Tapas Revolution, Westfield Stratford, London E20: ‘Is this punishment for Brexit?’ – restaurant review | Grace Dent


The assertively titled Tapas Revolution in Westfield Stratford suggests that some sort of military junta is afoot, determined to make us enjoy jamón serrano while sitting just south of Uniqlo’s gilet section. Full disclosure: I do not need martial law to make me enjoy shopping-centre food. I eat a lot in what the kids are calling malls. I’m in there frequently, mooching, running errands and generally hiding from life.

It is, of course, fashionable to express dismay about any time spent inside these neon-lit retail kingdoms, and about their food offerings in particular. Nevertheless, as Christmas approaches, be sure that you will at some point find yourself in a multi-storey car park gridlock while heading to the festive stampede for Victoria’s Secret’s two-for-one gift thongs, which is when the likes of massaman curry at Rosa’s Thai will suddenly feel like refuge. As will the weeping tiger jay tofu at Busaba, or even just a pleasant scone in the Waitrose cafe while observing jabby-elbowed cardholders rinsing the free coffees.

‘Huge, fierce chunks’ of spicy aubergine at Tapas Revolution, Stratford.



Tapas Revolution’s fried aubergine with muscovado syrup: ‘Teeth-jarringly sweet.’

You will, no doubt, have your own personal pockets of shopping-centre joy, which I am more than willing to hear about. Westfield Stratford also boasts a Pasta Remoli that is constantly mobbed, and the small, independently run Cafe Rasa, which serves half-decent roti canai. Tapas Revolution has taken the slot vacated by Cafe Football, Ryan Giggs and Gary Neville’s awful, multi-screened, overpriced novelty burger restaurant; it is also close to the now permanently shut Levi Roots’ Caribbean Smokehouse and just along from a Jamie’s Italian (RIP). Tapas Revolution is Omar Allibhoy’s seventh shopping centre opening since he burst on to the scene with his lovely hair, El Bulli namedropping and doing a neat line in recipe books and Saturday morning TV appearances.

Each time one of these brands shuts its doors, I’m asked, as an expert, to guess why, and each time I reply, with heartfelt brevity, “Because the food was atrocious”. To which I’m informed, “No, it must be more complex than that”, and we then have to dance around the economy, millennials, vegans, health’n’safety and supermarket meal deals. “Well, yes,” I reply, “but really it’s the food. People don’t get fooled twice.”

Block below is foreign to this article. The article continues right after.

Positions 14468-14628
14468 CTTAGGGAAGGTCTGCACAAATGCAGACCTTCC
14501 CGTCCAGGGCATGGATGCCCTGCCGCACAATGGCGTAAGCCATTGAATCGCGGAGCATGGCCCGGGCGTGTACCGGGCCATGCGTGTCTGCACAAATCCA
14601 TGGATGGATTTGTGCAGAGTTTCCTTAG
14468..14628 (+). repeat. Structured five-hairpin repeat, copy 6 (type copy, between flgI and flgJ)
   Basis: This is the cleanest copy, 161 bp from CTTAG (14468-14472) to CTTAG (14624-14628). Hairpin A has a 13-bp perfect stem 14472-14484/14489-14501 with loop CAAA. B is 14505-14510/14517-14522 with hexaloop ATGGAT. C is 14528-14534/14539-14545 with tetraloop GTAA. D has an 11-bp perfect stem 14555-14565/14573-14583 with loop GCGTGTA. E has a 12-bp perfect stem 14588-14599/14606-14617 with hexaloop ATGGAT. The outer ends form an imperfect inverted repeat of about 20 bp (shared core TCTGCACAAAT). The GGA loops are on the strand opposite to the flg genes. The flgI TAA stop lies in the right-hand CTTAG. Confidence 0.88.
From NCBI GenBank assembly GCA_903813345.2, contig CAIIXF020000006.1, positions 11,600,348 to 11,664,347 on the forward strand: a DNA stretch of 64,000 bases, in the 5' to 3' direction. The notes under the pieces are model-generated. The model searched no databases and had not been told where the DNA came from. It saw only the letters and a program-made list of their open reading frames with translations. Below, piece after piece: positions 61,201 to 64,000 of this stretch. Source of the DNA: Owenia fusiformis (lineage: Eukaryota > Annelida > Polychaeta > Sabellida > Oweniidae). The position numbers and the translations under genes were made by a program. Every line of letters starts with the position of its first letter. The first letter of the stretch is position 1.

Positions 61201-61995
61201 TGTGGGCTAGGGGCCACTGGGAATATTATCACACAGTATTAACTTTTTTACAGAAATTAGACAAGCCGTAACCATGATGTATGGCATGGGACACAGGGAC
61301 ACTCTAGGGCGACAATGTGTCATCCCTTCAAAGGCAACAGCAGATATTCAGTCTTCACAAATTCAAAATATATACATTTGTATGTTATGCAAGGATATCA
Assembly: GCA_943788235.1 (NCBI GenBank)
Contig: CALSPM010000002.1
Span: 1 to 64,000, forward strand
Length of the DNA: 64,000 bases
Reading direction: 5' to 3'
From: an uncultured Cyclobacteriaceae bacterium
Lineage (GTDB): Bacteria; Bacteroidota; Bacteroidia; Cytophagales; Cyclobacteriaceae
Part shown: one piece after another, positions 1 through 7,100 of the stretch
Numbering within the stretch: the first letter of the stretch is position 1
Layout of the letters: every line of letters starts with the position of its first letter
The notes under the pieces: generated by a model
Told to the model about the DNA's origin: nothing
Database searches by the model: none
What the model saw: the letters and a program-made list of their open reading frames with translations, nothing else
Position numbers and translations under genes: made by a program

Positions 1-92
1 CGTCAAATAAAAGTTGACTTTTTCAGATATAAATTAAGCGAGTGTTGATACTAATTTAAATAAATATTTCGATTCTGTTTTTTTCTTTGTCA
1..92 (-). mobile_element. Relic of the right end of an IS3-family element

‘Unlovable’ cod fritters at Tapas Revolution, Stratford, London.



Tapas Revolution’s cod fritters: ‘Unlovable.’

I didn’t rush back to Cafe Football after the £18 pie with matchstick fries, and I won’t be going back to Tapas Revolution, either, not after the churros they served me: sad, tasteless turds of dough, deep-fried in jaded oil and served with a jar of separated cocoa and water masquerading as chocolate dipping sauce. No amount of fish-bowl gin and tonic can hide this. Churros – fat, fresh, delicious, hot, with sticky, calorific, pant-expanding chocolate sauce – are now available in every food market. Diners have travelled; they know what they want.

‘Weird, oily’ paella at Tapas Revolution, Stratford, London



Tapas Revolution’s paella: ‘Weird and oily.’

I’d eaten more authentic cod bacalao con alioli, and in more charmingly Spanish surroundings, the week before on a cruise ship a mile outside Hamburg. Tapas Revolution’s unlovable cod fritters had feasibly been fried in the same oil as the churros, and came with a highly subtle saffron mayo. Beef on skewers, pinchos morunos con mojo picón, were tender enough, but gave away nothing of the grill. Soggy pan con tomate. Weird, oily paella. Crispy fried aubergine with muscovado syrup arrived in huge, fierce chunks resembling oven chips and the syrup was predictably teeth-jarring.

‘Sad’ churros served with ‘ a jar of separated cocoa and water masquerading as chocolate dipping sauce’ at Tapas Revolution, Westfield Stratford, London.



Tapas Revolution’s churros: ‘Sad.’

There are great ideas and good intent hiding somewhere in this growing chain, but in the rush to expand and feed the masses, flavour and care have taken a hit. In its first few weeks of opening, Tapas Revolution Westfield was jam-packed with Instagram influencers necking watermelon sangria on the only two nice tables. A flurry of public relations people supervised them, alongside the owner, the owner’s friends and many other people on jollies who seemed willing to believe that anything was delicious in return for free gambas al ajillo, which here were poor-quality, oily prawns in an earthenware bowl.

Tapas Revolution is like being on holiday in Andalusia, wandering into a local restaurant, and then being punished incrementally for Brexit via terrible service and things from the bottom of the freezer. Come the revolution, I’ll be eating yaki udon at Wagamama in the food court.

Tapas Revolution 145 The Street, Westfield Stratford City, London E20, 020-8221 1437. Open all week, 11am-11pm Mon-Fri (midnight Fri), Sat 10am-midnight, Sun 10am-9pm. From about £25-30 a head, for nibbles, tapas, paella and dessert, plus drinks and service.

Food 2/10
Atmosphere 2/10
Service 2/10



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